Disability advocates in Australia are sounding the alarm due to reports that people with Down syndrome are having trouble getting on the country’s electoral roll because they’re deemed to be of “unsound mind.”
Shea MacDonough, a 36-year-old woman with Down syndrome, told ABC News that she experienced the discrimination first hand. MacDonough explained that her parents took her off the electoral roll in 2012 because they felt that she didn’t understand the voting process. In 2017, when she decided that she did want to have a say, MacDonough tried to re-register herself. However, the Australian Electoral Commission (AEC) rejected her registration, citing a 1918 law that disqualified her “by reason of being of unsound mind” and being “incapable of understanding the nature and significance of enrollment and voting.”
In order to qualify, MacDonough needed to provide “documentary evidence from a medical practitioner” that she was now “capable of understanding.”
Data from a 2014 report by the Australian Law Reform Commission (ALRC) shows that MacDonough’s experience is not an isolated one, as more than 28,000 people were removed from the federal electoral roll between 2008 and 2012.
Natalie Wade, vice president of Australian Lawyers for Human Rights, is working to change the narrative.
“We’re really concerned that in 2022, we still have these laws in place,” Wade said of the 1918 provision. “The current wording… targets people with disabilities, particularly those with intellectual disability and cognitive impairment, who have not been afforded the right to education, who may have low literacy, who have not been afforded the right to social participation or employment.”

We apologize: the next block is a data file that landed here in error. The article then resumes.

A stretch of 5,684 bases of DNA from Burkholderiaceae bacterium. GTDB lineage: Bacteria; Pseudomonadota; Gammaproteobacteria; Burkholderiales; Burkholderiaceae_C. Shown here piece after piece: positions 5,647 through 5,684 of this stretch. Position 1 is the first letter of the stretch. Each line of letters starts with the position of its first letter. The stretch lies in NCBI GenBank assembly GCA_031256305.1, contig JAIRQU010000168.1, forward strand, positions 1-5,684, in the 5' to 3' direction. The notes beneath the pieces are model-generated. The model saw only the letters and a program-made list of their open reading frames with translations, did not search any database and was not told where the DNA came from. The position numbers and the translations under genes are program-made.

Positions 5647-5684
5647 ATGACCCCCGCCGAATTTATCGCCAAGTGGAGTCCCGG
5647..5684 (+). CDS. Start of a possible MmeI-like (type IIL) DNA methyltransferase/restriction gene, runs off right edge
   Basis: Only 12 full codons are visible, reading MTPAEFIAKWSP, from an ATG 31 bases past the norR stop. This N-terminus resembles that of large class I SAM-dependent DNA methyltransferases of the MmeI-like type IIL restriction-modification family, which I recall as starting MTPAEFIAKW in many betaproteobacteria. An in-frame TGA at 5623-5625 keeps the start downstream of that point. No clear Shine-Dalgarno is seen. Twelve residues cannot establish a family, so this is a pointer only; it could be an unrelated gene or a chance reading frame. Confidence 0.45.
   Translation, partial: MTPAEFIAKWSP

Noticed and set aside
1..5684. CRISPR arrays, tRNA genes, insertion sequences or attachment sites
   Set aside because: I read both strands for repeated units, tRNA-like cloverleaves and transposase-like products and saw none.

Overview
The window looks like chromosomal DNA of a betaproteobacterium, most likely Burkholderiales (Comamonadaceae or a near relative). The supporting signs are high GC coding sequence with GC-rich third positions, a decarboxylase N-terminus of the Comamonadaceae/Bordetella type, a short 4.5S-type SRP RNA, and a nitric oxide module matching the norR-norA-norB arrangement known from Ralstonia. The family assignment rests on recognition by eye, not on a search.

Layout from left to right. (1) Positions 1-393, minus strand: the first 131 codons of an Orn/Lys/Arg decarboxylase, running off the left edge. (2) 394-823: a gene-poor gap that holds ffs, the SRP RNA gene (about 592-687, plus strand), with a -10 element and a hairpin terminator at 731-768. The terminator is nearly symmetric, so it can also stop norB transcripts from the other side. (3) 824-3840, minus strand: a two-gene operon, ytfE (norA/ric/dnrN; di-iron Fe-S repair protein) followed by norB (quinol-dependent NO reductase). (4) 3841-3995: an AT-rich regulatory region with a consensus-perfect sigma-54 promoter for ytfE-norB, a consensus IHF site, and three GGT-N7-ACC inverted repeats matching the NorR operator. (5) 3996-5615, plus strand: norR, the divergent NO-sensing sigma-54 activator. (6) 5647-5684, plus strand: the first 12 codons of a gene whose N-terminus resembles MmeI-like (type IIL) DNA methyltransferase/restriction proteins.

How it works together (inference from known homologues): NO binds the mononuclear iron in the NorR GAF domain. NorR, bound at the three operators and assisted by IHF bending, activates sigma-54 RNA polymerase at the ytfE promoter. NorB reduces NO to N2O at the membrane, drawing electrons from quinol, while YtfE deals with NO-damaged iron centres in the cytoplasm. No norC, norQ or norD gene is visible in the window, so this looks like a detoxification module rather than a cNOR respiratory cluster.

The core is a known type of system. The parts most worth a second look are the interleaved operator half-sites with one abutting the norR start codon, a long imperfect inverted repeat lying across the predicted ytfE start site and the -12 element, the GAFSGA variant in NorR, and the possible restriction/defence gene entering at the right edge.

“The phrase ‘unsound mind’ is incredibly archaic and is a sign of the times in which it was drafted,” she added. “It harks back to a time where we referred to people with disabilities in very grotesque ways — as lunatics in asylums — but we absolutely must ensure that our laws reflect our current understanding of disability.”
A coalition of 65 organizations and disability advocates sent an open letter last month to Prime Minister Scott Morrison and Labor leader Anthony Albanese, calling for reforms to the laws that prevent people with disabilities from voting.
“It is extremely disappointing that, despite significant advocacy from DSA and others in the disability sector, these discriminatory laws are still in place,” Down Syndrome Australia chief executive Ellen Skladzien said. “Every Australian should have the right to have their say in the election.’’
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